The above picture, a pochoir by George Barbier, shows Mikhail Fokin‘s (23 April 1880 – 22 August 1942) choreography of Schéhérazade, danced to music by Mily Balakirev and Rimsky-Korsakoff, and starring Nijinsky. On 12 July 2012, I published a post on Sergei Diaghilev‘s Ballets Russes, an immensely successful corps de ballet or ballet company, founded in 1909, whose artistic director was Léon Bakst.
Among its stars, Vaslav Nijinsky was probably the finest. Nijinsky had acquired skills few male ballet dancers had attained, such as dancing en pointe, on his toes. However, Nijinsky’s career was very short. It was interrupted by a mental illness, schizophrenia, that manifested itself when he was at the height of his career, in 1916, approximately. He died in London, in 1950.
Vaslav Nijinsky was born Wacław Niżyński, in 1889 or 1890 in Kiev, the Ukraine. His parents were Polish and he was baptised in Warsaw. In fact, he considered himself a Pole. Yet, he was born and grew up in Imperial Russia (before the 1917 revolution) and therefore spoke Russian more fluently than Polish. But the soul has its laws. He was a Pole.
Nijinsky was trained at the Imperial Ballet School, where his teachers were Enrico Cecchetti, Nikolai Legat and Pavel Gerdt. At the age of fourteen, he was selected by famed French choreographer’s Marius Petipa to dance the principal role in La Romance d’un Bouton de rose et d’un Papillon (music by Ricardo Drigo, June 30, 1846 – October 1, 1930. The Russo–Japanese War made it impossible for the ballet to be performed. However, during this period, Nijinsky played several solo roles and, in 1910, prima ballerina assoluta Mathilde Kschessinka selected him to dance in a revival of French choreographer Marius Petipa‘s Le Talisman, which brought Nijinsky to the fore. He created a sensation in the role of the Wind God Vayou.
It is at this stage that Nikinsky met Sergei Diaghilev, an impressario who brought Russian art and ballet to the attention of little less than the whole world. Diaghilev and Nijinsky had an affair, yet Nijinsky married Hungarian countess Romola de Pulszky when the Ballets Russes were touring in Latin America. On his return from Latin America, Diaghilev flew into a rage and fired Nijinsky.
Scandal in Paris
Nijinsky may well have been the most celebrated ballet dancer of his time, but after being dismissed by Diaghilev and working as choreographer and ballet dancer, he scandalized the normally broad-minded le tout Paris. He did so by showing his character miming masturbation with the scarf of a nymph. Explicit sexuality was a little much even for a Paris audience. Nijinsky had danced to Claude Debussy‘s Prélude à l’après-midi d’un faune. Nijinsky also enjoyed wearing revealing costumes, which was and remains acceptable.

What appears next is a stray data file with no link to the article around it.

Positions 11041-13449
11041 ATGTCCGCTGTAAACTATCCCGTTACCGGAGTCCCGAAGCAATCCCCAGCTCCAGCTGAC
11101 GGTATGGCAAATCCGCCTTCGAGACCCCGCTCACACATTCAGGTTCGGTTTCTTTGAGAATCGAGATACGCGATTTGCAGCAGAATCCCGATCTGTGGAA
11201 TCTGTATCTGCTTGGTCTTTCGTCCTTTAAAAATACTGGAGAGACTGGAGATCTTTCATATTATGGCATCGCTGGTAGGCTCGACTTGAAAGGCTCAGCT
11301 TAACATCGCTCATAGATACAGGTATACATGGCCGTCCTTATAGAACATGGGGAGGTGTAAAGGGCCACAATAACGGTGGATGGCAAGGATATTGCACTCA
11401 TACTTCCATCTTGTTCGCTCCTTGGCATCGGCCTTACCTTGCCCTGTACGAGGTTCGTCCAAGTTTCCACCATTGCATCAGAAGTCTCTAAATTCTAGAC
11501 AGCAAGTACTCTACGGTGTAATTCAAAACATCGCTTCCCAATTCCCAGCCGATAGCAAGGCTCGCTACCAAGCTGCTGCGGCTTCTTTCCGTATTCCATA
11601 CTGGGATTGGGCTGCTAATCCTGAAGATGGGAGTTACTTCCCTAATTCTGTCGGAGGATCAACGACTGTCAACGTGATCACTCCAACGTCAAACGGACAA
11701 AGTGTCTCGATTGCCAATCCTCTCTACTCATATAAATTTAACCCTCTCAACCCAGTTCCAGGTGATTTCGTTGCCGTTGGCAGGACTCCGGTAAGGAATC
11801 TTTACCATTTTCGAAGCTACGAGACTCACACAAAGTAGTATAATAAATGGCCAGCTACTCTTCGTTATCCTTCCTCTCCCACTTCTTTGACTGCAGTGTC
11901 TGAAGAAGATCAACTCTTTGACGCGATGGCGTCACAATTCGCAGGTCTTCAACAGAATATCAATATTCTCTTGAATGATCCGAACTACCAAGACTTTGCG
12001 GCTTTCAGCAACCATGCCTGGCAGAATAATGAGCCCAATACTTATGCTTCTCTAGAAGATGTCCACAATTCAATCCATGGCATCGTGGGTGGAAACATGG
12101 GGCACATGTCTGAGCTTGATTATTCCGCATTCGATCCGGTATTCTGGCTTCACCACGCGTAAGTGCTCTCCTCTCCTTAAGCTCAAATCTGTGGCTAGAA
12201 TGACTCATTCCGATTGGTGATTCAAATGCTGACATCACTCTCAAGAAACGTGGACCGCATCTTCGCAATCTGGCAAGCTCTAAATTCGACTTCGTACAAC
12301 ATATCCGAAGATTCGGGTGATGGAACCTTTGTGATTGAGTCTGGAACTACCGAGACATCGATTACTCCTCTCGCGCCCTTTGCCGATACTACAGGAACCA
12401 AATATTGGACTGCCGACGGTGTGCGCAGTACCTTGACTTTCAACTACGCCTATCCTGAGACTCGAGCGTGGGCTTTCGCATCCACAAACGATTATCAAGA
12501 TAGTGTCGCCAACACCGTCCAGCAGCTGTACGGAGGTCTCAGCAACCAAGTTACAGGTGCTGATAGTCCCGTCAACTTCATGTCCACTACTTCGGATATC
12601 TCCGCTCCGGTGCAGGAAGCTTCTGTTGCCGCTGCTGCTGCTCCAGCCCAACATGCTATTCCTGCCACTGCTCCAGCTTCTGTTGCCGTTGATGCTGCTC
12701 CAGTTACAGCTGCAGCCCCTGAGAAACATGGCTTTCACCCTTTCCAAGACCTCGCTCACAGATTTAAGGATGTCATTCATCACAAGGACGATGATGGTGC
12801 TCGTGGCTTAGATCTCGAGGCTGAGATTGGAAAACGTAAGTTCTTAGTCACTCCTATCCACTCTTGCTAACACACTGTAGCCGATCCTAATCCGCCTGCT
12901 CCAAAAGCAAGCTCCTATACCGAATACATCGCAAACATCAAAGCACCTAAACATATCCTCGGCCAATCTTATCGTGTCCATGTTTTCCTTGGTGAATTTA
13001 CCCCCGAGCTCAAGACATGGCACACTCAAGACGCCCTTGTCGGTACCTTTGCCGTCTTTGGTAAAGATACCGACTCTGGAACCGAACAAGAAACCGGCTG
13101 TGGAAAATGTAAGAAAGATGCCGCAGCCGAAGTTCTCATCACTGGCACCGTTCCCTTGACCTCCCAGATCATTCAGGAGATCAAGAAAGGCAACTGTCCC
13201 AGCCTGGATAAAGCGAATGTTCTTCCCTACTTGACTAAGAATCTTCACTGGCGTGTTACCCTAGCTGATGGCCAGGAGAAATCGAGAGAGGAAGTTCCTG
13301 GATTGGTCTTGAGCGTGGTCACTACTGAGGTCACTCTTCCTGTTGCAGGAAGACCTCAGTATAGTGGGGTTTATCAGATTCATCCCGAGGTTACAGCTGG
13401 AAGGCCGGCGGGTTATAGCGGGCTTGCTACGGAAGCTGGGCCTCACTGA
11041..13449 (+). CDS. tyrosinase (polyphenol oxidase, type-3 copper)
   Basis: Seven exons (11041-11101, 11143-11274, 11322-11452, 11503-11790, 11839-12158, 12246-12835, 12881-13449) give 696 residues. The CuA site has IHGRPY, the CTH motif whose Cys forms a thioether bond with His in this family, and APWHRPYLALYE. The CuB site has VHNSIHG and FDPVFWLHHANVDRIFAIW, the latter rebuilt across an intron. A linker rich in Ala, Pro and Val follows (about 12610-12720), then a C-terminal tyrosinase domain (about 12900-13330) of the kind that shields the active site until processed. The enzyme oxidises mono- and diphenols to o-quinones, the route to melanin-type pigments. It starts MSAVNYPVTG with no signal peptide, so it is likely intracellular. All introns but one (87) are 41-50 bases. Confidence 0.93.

Music and Ballet
Nijinsky and other choreographers danced to music and, in the case of Debussy, contemporary music. Nijinsky also danced to the music of Igor Stravinsky (17 June 1882 – 6 April 1971). In fact, impresario Sergei Diaghilev commissioned three works of music for his Ballets Russes: The Firebird (1910), Petrushka (1911) and The Rite of Spring (1913). Stravinsky’s Rite of Spring changed music forever and so did, in ballet, Nijinsky’s use of angular movements. He was a modernist, a visionary.
But, to return to music, it should be noted that much of Russian music is music for ballets (or opera). Pyotr Illich Tchaikovsky (7 May 1840 – 6 November 1893) wrote music for several ballets (The Nutcracker, Swan Lake), and so did Sergei Prokofiev, whose Romeo and Juliet is an almost unsurpassed composition for ballet. Diaghilev also commissioned the Prodigal Son from Prokofiev, but died before he could make it into a ballet. It was choreographed by George Balanchine. Serge Lifar created the role and the ballet premièred on Tuesday, 21 May 1929, at the Théâtre Sarah Bernhardt, in Paris.
Back to Nijinsky: A tribute
As for Nijinsky, he was treated, unsuccessfully, by psychiatrist Eugen Bleuler. He spent the rest of his life in and out of hospitals and asylums and, as mentioned above, died in London, in 1950. His body was later moved to a Paris cemetery, in Montmartre. He had one daughter, Kyra, who married Ukrainian conductor Igor Markevitch. They had a son but the marriage did not last. Nijinsky’s continued fame, despite an abruptly and tragically shortened career, constitutes an eloquent tribute as to his exceptional talent.
George Barbier (1882 – 1932), an immensely talented and prolific illustrator, produced extraordinary pictures of Nijinsky. These prompted me to write this post. Barbier also illustrated books and worked as a fashion illustrator, which can be discussed in a later post. The Tamara shown in the video is Tamara Karsavina (10 March 1885 – 26 May 1978).
Art featured in this post is by George Barbier (Photo credit: Google images).
© Micheline Walker
26 July 2012